The realization… and the impending consequence – came to me head-on in 2009. I’d been working in broadcasting almost 30 years at that point (having started at the age of 17). I had a contract – up for renewal. And for the first time in my career – I honestly could not imagine what my industry – (i.e. “my career”/”my life”) – would look like on the other side of the two-year deal. For a guy who really likes to know where he’s going… it didn’t feel so good.

The uncertain future had been gnawing at me for several years already. And while I knew there was real risk in trying to shift gears on a career in my mid-40s… I was equally impressed by the certain consequence of standing still.

And the truth is… I felt better about my odds… trying to figure things out on my own. I would have more control of my future, if I stepped out… than I would trying to hang on to the mother ship of legacy broadcasting.

If TV stations really knew what they were doing in the new digital world… they would have invented YouTube. If newspapers really understood what was happening… they’d have invented Craigslist.

True innovation most commonly happens – outside – legacy operations. In any vertical. The greatest legacy players in the world figure out how to leverage entrepreneurial 3rd parties… to help them find their way.

I wanted to work on that.

Evolution

I got together with a few other guys… and started to work on it. We sought to create a new model for news delivery. The opportunity is everywhere.

For consumers there’s a real need for uncluttered news delivery. For sponsors a real need for relevance. In the process of working on it all… I would also resolve the need I had personally/professionally – to recreate myself.

It was scary for just a little bit, I’m not gonna lie. But mostly – it was an adrenaline rush. I think I operated on pure adrenaline for the first two years.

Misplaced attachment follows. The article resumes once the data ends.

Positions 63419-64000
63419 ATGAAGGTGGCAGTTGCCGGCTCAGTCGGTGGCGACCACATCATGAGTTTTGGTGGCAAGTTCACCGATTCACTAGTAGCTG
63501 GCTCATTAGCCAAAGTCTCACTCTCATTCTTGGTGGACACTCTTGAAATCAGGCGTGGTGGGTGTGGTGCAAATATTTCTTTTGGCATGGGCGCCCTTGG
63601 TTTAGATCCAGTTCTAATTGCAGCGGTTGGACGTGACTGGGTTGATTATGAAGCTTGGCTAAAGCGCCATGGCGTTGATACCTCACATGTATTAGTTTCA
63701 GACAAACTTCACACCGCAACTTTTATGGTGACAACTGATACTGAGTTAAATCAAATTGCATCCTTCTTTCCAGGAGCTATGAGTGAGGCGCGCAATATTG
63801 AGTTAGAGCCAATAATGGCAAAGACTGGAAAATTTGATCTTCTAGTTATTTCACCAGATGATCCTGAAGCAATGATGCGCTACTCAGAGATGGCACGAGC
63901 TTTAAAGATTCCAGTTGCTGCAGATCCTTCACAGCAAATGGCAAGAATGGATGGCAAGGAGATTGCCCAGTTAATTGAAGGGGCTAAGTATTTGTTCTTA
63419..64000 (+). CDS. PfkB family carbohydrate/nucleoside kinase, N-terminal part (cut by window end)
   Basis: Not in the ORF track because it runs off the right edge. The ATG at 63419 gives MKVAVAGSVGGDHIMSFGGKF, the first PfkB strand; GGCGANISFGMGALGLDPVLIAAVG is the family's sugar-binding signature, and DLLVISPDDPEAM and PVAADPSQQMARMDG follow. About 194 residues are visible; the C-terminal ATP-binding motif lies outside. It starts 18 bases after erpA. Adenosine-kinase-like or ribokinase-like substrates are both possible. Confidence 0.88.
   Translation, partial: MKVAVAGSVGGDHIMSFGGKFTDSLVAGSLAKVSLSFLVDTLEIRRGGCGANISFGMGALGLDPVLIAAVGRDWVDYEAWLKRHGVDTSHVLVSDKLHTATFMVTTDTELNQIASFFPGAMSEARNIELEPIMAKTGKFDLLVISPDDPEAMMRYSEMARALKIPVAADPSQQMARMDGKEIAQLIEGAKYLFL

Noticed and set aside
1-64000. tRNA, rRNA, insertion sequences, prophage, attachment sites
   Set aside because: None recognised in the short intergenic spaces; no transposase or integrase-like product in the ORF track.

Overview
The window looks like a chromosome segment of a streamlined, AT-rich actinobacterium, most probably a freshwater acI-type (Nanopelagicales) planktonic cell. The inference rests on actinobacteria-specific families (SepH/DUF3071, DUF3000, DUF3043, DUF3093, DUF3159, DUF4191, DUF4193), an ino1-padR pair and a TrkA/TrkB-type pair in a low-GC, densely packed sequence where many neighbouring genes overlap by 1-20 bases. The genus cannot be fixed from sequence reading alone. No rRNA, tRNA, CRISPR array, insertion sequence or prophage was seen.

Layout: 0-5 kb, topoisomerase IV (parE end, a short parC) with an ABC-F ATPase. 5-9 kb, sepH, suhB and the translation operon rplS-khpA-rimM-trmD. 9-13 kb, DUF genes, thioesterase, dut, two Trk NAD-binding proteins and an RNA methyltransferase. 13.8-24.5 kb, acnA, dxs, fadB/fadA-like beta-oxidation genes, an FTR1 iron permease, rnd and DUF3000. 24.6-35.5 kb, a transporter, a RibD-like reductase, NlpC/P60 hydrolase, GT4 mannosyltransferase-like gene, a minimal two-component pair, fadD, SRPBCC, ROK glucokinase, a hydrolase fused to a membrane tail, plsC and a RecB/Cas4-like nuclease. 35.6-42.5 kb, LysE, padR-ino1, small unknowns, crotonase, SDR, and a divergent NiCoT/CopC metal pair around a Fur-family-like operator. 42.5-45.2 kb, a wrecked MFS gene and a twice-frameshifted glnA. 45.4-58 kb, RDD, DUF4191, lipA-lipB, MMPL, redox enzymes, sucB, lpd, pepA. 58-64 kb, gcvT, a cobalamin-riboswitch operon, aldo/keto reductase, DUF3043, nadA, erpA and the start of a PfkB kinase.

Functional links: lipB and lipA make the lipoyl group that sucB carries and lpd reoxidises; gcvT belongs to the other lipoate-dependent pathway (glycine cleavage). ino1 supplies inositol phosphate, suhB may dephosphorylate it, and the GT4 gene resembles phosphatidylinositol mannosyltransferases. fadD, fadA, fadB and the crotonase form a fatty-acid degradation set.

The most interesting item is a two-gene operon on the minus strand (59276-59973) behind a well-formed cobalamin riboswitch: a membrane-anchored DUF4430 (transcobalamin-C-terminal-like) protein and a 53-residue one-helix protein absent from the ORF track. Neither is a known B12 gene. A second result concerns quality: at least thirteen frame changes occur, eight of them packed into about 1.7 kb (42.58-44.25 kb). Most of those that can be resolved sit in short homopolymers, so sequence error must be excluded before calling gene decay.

I sought out more than a few wise journalists to coach me through my own thinking.

The first – most common response was/honestly: Are you nuts? You’re crazy. What are you doing?

But I was most fixated on the words of one of them in particular… who (after asking the apparently requisite ‘Are you nuts?’) said:

The world is divided pretty much into two camps: Those who act… and those who are acted upon. Which are you going to be?

I loved that line. I’ve repeated it hundreds of times in the last few years… the first couple hundred… just to myself.

Why BMTN Partners with GoKart Labs

donrickaj

I’ve collected stories of success and failure as a journalist for decades. One thing the best stories seem to have in common… is good, honest, cohesive partnerships.

We’ve been lucky to build that at BringMeTheNews from the beginning. It’s evolved: different people at different critical stages of development.

But my early partnership with Don Smithmier, founder at GoKart Labs was important for me out of the gate.

I had little in the way of a ‘business background’ when I started.

While I brought the early expertise in news collection, dissemination, and even sales… Smithmier and his colleagues were helping me hammer out the model.

We were a good fit early-on, marrying our independent expertise. I literally moved in with them… and we worked on it together.